HARARE - Vendors' leader, Sten Zvorwadza, and 13 alleged accomplices yesterday gave notice of intention to have their public disorder case referred to the Constitutional Court (Con-Court).
The group — charged with disorderly conduct in a public place following a July 16, 2016 demonstration against alleged municipal police corruption — appeared before Harare magistrate Nomsa Sabarauta.
They were represented by Zimbabwe Lawyers for Human Rights’ Jeremiah Bamu.
The application for referral is on the basis that “all their actions in this matter are constitutionally protected within sections 58, 59, 60 and 61 of the Constitution which guarantees freedom of assembly, association and conscience”.
Bamu will make an oral presentation of the application on February 20.
Prosecutor, Desire Chidanire, alleged that on July 16 last year, Zvorwadza — chairperson of the National Vendors Union of Zimbabwe (Navuz) — was in the company of a group of vendors when they decided to demonstrate against alleged corruption by municipal police.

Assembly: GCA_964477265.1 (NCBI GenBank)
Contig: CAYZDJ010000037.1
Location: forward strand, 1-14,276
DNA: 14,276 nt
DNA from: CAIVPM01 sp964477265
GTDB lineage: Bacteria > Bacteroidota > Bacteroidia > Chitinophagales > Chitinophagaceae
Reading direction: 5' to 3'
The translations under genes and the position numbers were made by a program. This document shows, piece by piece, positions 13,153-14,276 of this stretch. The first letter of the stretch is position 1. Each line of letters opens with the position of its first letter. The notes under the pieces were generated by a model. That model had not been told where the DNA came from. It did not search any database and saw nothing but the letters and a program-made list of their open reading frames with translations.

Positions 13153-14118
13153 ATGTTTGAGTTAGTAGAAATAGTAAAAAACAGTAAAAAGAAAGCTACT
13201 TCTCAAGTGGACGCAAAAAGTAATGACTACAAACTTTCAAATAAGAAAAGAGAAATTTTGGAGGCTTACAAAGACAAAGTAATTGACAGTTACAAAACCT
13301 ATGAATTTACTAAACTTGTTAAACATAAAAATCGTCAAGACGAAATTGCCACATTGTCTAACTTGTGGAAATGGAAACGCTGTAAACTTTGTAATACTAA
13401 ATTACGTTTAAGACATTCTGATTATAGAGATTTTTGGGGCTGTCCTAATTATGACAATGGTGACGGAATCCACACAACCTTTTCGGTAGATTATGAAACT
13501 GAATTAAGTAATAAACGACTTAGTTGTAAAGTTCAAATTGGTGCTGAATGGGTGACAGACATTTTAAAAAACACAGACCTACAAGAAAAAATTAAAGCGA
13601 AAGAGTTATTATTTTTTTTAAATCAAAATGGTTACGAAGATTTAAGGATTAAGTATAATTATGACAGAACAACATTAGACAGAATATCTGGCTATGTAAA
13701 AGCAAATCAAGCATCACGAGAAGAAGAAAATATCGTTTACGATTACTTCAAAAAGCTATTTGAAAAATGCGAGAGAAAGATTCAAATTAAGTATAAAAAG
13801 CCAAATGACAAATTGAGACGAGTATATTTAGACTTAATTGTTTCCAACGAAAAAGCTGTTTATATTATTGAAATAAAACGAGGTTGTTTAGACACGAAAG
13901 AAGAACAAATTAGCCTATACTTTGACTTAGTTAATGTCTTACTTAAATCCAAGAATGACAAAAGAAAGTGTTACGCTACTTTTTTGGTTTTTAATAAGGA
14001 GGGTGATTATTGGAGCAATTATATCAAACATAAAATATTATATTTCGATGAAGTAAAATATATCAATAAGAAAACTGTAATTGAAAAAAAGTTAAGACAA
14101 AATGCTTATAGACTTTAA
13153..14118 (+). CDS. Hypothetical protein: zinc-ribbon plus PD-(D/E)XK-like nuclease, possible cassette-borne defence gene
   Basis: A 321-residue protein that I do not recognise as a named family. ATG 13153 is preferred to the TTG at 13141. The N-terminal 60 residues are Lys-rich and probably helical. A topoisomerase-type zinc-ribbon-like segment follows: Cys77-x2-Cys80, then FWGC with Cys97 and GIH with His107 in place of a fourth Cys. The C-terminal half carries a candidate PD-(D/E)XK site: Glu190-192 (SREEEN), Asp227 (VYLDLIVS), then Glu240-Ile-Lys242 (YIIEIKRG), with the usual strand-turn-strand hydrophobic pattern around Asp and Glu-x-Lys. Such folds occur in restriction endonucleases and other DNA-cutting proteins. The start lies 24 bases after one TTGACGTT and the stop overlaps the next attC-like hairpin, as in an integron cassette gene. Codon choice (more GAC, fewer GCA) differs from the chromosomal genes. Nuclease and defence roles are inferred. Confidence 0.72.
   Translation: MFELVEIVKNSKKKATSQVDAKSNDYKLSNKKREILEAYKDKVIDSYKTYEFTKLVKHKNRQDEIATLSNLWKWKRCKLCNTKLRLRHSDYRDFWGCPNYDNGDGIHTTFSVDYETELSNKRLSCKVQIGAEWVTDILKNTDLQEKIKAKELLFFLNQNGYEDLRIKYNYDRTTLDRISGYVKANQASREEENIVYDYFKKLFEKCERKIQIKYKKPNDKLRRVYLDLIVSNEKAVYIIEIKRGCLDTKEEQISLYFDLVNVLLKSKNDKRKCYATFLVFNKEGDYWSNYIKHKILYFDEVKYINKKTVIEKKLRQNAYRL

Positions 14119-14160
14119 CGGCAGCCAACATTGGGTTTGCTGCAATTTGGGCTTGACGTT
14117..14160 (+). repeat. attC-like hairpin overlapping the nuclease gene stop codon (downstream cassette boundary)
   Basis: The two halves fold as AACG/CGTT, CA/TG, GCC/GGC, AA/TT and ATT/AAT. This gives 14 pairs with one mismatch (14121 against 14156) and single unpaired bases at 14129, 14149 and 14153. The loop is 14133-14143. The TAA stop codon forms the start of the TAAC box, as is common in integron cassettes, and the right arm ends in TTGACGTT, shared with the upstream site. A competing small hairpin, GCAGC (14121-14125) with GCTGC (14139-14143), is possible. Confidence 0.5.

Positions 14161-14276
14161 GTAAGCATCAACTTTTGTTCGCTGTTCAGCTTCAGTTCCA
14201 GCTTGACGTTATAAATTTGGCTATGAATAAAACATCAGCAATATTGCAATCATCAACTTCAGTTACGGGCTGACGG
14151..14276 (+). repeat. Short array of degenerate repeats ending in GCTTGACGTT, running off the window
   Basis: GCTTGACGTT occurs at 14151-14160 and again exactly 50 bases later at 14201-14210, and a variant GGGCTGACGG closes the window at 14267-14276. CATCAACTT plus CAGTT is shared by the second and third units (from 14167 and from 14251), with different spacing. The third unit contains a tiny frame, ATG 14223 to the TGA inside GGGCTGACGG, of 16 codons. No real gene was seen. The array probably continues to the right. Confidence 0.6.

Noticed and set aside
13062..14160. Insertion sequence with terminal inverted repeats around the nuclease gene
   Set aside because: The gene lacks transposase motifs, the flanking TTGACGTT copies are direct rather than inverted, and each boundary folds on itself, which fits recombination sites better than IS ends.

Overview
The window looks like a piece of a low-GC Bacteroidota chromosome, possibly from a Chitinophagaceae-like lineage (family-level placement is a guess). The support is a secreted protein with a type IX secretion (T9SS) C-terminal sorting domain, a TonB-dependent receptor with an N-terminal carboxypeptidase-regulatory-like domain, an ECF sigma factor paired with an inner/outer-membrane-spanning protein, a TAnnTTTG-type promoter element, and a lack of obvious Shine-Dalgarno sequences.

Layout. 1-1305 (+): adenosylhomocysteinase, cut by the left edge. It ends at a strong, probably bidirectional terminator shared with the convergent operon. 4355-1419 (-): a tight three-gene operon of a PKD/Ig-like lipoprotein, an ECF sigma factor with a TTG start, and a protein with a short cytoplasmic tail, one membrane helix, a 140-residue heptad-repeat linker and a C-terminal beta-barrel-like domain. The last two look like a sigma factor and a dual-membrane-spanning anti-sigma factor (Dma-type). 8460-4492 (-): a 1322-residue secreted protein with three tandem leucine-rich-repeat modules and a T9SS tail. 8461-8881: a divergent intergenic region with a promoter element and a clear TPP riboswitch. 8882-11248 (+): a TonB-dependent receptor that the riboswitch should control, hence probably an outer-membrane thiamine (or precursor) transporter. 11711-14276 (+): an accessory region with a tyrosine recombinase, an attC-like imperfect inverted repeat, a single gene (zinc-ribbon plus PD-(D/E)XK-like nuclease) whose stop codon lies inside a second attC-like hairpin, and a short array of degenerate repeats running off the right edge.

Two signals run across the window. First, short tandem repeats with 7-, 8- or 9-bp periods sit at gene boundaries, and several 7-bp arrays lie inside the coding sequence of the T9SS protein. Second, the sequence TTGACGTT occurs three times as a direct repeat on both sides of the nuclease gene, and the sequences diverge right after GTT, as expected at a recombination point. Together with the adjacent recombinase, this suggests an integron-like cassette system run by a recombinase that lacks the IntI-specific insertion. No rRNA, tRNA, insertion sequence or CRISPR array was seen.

The vendors were bitter that municipal cops looted their wares and shared it among themselves, and, in some instances, would demand bribes to release the goods.
It was alleged that Zvorwadza and his members gathered at Town House in Harare, holding placards that read: “Stop harassing women and children”, “Stop confiscation of our goods” and “Zvemadhisinyongoro hatichada”.
The court heard that they were dispersed by police, however, when they realised that the cops had left the scene, they reportedly regrouped and returned to Town House led by Zvorwadza.
They reportedly demanded to see the town clerk or mayor and approached security personnel that were stationed at the entrance.
The court heard that the vendors reportedly attempted to force their way into Town House but were restrained.
This did not stop them from singing and blocking the way for people who wanted to enter the building and conduct their business.
Police officers returned to the scene and advised the group to leave but the vendors reportedly held their hands together tightly and police had a hard time arresting them.